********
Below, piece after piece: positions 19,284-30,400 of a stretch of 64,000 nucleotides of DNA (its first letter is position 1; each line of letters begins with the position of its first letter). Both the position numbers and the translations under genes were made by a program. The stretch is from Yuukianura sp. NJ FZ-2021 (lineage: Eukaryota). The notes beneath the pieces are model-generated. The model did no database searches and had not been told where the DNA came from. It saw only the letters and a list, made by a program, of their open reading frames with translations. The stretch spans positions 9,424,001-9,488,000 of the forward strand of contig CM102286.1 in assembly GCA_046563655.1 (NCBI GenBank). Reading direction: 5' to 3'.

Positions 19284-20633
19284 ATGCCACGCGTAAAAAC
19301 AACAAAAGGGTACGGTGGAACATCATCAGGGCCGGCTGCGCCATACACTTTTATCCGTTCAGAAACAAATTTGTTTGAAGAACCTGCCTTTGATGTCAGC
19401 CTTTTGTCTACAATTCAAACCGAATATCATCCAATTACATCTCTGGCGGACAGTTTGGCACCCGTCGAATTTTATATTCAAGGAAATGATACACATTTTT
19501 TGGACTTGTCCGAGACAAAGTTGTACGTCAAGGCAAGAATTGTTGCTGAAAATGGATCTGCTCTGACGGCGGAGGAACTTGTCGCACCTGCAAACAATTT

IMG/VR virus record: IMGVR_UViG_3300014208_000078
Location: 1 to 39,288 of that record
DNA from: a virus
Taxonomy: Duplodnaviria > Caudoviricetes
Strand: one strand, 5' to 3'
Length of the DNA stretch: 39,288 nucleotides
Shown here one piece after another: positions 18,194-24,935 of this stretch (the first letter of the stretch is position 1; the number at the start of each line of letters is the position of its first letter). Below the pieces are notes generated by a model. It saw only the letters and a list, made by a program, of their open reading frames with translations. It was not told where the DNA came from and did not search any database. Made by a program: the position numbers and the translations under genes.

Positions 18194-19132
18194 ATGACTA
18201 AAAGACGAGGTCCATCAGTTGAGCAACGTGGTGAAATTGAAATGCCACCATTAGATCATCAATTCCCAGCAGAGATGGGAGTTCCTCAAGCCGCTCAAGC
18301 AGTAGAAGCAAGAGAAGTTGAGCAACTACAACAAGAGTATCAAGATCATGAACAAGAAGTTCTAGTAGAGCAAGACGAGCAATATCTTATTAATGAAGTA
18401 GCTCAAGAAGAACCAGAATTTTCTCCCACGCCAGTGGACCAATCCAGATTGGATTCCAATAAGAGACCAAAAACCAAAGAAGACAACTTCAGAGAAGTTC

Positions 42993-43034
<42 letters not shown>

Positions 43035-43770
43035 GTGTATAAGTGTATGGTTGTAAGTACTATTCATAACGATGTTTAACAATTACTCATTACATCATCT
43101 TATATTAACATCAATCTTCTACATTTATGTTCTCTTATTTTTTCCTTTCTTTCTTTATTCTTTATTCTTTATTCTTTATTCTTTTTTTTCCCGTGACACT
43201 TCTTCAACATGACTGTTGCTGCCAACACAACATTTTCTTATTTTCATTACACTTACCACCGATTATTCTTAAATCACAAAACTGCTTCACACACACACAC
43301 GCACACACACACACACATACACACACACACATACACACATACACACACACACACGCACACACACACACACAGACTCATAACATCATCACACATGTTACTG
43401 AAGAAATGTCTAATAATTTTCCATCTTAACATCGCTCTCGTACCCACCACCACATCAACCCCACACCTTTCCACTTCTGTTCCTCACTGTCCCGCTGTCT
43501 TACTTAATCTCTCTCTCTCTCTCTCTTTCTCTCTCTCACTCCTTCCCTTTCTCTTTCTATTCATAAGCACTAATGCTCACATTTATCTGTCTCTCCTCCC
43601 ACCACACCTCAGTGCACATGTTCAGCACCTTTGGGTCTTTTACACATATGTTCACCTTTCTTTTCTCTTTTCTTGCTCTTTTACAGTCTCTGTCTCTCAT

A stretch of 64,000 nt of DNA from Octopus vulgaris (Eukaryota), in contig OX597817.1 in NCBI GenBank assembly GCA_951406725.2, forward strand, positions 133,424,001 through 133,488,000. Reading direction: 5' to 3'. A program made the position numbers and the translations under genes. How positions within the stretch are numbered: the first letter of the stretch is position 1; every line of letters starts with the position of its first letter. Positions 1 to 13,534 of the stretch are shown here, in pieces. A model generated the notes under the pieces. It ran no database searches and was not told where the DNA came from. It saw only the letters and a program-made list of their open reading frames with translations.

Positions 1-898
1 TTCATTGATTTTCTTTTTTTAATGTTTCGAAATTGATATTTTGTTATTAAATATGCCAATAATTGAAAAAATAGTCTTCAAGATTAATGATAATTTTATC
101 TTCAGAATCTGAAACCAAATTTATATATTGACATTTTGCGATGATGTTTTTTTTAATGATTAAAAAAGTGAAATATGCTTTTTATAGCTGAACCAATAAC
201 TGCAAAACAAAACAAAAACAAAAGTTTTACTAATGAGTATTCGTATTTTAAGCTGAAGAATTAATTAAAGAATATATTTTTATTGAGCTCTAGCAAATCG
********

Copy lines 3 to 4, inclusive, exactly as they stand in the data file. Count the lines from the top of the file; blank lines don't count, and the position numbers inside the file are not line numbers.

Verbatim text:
19284 ATGCCACGCGTAAAAAC
19301 AACAAAAGGGTACGGTGGAACATCATCAGGGCCGGCTGCGCCATACACTTTTATCCGTTCAGAAACAAATTTGTTTGAAGAACCTGCCTTTGATGTCAGC